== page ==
I was almost at the Malay border. I made one last stop at Ansari’s place – a Couchsurfing host near Satun. It was Eid al-Fitr the next day and I was invited to join his family’s celebrations. That was an offer I couldn’t possibly refuse!

Wonderful company for Eid

It rained all day so I was extra happy not to be cycling. I was given a fancy gown to wear and we started the day’s eating after they’d done their morning prayer. Everyone was dressed up for the occasion – the men were dressed smartly and the women had beautiful matching dresses and headscarves. We spent the day visiting relatives. It seemed they were related to every single person in a 10 mile radius and I felt very lucky to be able to tag along from village to village.

Eid is a good time of year to be a non-Muslim. You don’t have to fast during Ramadan and yet you still get invited to the feast at the end! This time last year I was in Tabriz, Iran. They guys I was with wanted to eat sheep tongue for their first breakfast in a month. Yuck! In Thailand we ate delicious noodle salads which was far more appealing.

Mini pineapples

Ansari’s village was beautiful. Every tree was bearing some kind of fruit: bananas, durian, jackfruit, rambutan, papayas, mangoes etc. The neighbours had a trained monkey to climb up to collect the coconuts.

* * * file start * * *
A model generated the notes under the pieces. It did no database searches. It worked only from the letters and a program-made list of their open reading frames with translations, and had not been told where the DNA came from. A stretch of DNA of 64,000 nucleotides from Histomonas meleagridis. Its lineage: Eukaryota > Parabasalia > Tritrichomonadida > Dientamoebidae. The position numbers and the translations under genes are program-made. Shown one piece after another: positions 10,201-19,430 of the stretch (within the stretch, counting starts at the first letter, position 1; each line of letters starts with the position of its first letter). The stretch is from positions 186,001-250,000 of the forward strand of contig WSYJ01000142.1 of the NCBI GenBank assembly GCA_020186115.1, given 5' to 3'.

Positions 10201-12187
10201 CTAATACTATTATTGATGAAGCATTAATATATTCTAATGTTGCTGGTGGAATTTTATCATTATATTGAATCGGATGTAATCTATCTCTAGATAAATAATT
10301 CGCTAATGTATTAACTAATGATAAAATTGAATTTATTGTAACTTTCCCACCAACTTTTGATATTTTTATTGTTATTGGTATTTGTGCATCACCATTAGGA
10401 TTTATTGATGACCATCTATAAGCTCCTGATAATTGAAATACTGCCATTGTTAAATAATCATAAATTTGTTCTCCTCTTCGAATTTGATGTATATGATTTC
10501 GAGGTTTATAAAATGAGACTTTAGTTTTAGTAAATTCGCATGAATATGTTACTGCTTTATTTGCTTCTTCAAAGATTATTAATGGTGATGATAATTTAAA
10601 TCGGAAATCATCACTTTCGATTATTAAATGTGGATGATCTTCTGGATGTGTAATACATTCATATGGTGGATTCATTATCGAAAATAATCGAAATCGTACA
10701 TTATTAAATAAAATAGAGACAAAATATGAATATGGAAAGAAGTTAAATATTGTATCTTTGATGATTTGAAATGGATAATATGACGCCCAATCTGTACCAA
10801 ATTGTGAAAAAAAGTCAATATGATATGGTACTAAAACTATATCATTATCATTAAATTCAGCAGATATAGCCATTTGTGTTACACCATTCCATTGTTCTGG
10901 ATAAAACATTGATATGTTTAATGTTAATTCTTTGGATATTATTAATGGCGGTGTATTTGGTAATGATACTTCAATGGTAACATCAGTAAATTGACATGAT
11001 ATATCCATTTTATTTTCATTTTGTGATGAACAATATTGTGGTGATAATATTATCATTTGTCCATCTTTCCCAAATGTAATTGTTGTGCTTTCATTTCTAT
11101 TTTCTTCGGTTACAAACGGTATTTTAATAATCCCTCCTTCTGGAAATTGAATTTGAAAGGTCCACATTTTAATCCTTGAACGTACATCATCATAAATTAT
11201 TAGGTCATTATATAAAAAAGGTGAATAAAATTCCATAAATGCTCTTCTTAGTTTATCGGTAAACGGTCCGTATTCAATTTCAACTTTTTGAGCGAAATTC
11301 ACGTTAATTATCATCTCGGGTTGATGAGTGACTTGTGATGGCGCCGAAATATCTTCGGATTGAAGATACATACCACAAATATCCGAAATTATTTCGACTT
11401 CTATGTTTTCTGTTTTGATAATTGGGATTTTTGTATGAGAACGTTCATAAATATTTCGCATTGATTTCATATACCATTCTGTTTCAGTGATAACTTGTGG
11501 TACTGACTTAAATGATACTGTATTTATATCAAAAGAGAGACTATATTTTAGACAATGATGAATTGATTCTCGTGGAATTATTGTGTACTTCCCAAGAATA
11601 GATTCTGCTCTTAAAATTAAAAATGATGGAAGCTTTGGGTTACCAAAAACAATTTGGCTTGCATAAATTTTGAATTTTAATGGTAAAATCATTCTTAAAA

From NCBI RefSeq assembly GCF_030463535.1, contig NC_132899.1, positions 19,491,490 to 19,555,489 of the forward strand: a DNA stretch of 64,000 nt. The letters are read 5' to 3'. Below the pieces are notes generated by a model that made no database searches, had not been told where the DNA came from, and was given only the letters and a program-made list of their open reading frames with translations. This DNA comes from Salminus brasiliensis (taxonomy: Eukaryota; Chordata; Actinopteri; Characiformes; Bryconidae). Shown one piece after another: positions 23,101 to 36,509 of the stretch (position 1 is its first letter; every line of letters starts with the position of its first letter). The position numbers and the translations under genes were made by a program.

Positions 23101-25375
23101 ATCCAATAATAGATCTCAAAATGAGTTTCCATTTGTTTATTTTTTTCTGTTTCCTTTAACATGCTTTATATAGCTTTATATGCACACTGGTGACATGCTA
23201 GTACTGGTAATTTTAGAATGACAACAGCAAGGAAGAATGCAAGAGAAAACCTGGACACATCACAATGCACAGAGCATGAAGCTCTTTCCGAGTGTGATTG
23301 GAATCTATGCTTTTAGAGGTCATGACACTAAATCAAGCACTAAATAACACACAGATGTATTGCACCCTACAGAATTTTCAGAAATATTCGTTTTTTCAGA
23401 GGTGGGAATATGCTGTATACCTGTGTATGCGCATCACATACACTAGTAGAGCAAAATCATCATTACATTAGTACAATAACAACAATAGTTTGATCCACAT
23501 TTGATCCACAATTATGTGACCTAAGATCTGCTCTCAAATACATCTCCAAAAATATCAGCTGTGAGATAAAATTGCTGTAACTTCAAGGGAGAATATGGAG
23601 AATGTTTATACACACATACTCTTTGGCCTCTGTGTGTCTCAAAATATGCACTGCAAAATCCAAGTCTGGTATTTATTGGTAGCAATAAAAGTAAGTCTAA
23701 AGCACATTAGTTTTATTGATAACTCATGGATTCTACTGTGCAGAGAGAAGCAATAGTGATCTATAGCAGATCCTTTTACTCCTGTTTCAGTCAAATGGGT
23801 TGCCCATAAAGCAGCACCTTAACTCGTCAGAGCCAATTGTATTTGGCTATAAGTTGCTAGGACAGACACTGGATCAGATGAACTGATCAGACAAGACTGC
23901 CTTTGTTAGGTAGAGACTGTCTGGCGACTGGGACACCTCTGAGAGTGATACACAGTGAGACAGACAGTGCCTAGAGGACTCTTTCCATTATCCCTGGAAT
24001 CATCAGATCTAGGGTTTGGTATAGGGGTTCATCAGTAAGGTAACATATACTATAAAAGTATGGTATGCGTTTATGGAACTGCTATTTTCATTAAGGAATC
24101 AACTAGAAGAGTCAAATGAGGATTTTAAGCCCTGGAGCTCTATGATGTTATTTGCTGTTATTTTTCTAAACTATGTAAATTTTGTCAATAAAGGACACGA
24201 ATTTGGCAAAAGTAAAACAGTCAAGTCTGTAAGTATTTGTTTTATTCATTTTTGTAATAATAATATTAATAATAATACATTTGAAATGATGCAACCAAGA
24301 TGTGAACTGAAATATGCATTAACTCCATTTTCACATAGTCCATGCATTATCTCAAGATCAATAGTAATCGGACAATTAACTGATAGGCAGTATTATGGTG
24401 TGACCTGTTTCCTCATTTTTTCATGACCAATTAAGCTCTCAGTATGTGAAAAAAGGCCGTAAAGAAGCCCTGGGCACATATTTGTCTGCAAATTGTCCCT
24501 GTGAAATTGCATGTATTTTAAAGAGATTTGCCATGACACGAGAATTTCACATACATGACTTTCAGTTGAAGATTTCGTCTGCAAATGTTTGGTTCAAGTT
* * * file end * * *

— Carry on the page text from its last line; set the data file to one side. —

I’d just said goodbye to my mum who I hadn’t seen for over a year. When I do eventually go home I won’t even be in the same country as her. Even in London I don’t have much family, but here in Ansari’s village all their neighbours were close family. We have very different values when it comes to keeping families close.
I sat looking through some of Ansari’s religious books. One of the ones I skimmed through was by Zakir Naik – the famous Indian preacher. Naik’s quite a controversial bloke, but he’s clearly a book smart one. I’ve seen videos of him on YouTube where he recites huge relevant chunks of the Quran and Bible to answer audience questions. The book I now had in my hand was ‘Most Common Questions about Islam’ aimed at non-Muslims with a basic understanding of Islam. Most of the book was pretty fact-based and logical, until I got to the section on pork. Mr Naik writes: